The Pesticide Product Information System (PPIS) is a large database maintained by the US EPA Office of Pesticide Programs (OPP) of all pesticide products registered in the United States. The database includes information on product names, distributor brand names, chemical ingredients, toxicity category, site/pest uses, pesticide type, formulation code, and registration status. Every active ingredient in list of pesticide in the PPIS is assigned a PC Code. Since many active ingredients may have more than one chemical name or synonym, the PC Code serves as a unique identifier to link product trade names with a specific active ingredient. The PPIS was used as a reference source to identify the active ingredients based on the product trade names. In addition to the PPIS, the 2003 Crop Protection Handbook (CPH), formerly known as the Farm Chemicals Handbook, was used to identify commercially available pesticide product trade names along with their active ingredients.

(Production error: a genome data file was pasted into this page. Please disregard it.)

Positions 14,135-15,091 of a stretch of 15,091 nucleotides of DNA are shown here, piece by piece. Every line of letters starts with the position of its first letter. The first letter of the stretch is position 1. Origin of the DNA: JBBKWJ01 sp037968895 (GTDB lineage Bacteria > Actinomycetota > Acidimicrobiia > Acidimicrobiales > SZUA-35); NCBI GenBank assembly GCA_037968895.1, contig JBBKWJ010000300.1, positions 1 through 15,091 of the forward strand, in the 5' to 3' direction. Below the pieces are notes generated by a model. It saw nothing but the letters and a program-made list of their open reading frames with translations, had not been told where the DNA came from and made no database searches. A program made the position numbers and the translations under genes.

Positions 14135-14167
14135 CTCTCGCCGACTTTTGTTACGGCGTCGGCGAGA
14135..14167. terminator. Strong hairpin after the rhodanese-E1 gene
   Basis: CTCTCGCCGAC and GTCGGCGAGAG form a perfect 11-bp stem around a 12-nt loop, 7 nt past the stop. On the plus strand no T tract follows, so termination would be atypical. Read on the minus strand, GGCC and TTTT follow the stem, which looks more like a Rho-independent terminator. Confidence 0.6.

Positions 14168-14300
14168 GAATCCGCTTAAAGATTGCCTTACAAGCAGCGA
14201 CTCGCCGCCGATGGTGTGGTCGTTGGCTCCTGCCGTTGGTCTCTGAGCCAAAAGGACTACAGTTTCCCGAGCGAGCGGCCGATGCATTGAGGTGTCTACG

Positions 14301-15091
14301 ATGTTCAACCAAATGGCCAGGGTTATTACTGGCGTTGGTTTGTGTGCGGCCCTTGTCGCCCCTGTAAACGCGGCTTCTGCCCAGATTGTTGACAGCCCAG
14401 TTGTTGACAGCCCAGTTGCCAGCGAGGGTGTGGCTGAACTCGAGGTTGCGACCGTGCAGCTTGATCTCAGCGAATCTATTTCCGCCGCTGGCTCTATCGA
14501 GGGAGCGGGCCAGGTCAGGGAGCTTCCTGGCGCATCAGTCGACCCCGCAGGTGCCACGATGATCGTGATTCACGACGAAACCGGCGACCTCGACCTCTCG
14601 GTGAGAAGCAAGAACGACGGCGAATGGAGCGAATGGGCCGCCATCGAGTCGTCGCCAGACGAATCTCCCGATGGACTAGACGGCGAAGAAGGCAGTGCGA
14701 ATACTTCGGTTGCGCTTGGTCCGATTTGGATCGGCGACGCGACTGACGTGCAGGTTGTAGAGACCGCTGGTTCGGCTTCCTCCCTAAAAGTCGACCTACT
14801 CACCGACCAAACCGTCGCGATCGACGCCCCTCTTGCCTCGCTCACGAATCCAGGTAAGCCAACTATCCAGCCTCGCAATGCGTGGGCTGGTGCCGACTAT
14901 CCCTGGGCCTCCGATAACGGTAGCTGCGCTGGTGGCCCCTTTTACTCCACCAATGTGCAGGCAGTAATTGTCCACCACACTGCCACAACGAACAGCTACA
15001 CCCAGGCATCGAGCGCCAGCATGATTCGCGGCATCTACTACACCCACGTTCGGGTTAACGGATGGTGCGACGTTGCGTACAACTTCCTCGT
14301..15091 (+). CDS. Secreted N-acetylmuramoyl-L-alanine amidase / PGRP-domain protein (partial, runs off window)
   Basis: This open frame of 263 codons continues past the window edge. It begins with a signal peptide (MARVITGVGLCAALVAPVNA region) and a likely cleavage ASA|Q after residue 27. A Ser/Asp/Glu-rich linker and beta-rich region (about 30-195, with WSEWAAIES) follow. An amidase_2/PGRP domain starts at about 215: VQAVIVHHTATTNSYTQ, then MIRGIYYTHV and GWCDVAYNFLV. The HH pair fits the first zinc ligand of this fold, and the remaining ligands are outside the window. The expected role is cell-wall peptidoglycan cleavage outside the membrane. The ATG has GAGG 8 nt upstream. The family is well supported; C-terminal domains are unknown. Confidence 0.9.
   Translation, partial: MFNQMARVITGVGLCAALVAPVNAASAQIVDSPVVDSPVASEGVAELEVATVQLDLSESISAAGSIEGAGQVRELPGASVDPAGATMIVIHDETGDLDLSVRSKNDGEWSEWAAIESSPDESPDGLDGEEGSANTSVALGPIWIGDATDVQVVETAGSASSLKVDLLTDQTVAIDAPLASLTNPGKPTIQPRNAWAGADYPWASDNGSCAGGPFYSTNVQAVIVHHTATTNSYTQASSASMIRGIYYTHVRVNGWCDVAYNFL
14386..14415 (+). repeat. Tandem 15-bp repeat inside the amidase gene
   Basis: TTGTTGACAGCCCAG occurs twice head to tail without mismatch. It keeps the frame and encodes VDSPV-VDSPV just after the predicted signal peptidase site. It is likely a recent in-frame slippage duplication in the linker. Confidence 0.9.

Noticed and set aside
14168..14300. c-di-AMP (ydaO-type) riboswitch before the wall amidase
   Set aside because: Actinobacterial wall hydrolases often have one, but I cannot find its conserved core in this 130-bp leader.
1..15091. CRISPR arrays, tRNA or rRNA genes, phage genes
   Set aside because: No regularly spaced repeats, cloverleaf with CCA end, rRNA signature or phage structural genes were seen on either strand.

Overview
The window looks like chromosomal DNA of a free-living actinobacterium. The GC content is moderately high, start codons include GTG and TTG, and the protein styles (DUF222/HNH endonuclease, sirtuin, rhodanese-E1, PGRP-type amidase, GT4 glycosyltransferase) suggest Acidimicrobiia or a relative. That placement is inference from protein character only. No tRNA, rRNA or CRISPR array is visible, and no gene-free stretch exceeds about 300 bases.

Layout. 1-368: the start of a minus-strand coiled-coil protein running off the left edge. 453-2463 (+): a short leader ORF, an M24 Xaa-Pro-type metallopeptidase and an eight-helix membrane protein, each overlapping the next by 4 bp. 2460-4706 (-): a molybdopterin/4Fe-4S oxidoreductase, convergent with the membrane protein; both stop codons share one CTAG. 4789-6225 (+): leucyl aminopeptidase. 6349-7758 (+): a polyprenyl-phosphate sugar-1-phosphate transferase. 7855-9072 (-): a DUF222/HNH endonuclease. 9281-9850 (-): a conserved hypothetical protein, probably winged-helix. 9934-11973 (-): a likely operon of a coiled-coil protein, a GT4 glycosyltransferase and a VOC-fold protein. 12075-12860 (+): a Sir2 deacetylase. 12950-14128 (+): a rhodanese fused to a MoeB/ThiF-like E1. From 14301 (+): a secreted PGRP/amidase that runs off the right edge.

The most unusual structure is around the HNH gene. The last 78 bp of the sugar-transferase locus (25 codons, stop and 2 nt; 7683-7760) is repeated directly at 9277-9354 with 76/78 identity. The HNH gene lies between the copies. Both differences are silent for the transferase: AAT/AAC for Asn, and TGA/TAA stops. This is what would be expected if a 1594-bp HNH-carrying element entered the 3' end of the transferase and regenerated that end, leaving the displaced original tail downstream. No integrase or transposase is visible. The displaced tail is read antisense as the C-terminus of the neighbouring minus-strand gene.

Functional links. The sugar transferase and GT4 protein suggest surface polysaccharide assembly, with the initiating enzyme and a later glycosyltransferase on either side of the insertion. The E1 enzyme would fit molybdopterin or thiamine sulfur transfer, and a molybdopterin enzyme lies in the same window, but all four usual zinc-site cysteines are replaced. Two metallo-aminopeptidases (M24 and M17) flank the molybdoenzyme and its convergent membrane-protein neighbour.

During the CATI interview, the applicator was asked to report all pesticides applied by crop, by animal and by non-crop applications, and therefore, the same pesticide name could be mentioned multiple times by the same applicator. The first step in the standardization process was to generate a list of every unique verbatim name reported by all the applicators, along with the total number of times the verbatim name was reported. The verbatim pesticide names were then cross referenced with the product trade names listed in either the PPIS or the CPH. In some cases, the verbatim name matched exactly with a recognized trade name. In other cases, it was necessary to standardize minor differences in the spelling, punctuation, formulation suffix, or the manufacturer's name in the verbatim pesticide name to match a specific recognized trade name, and a set of codes were used to identify verbatim responses that required standardization.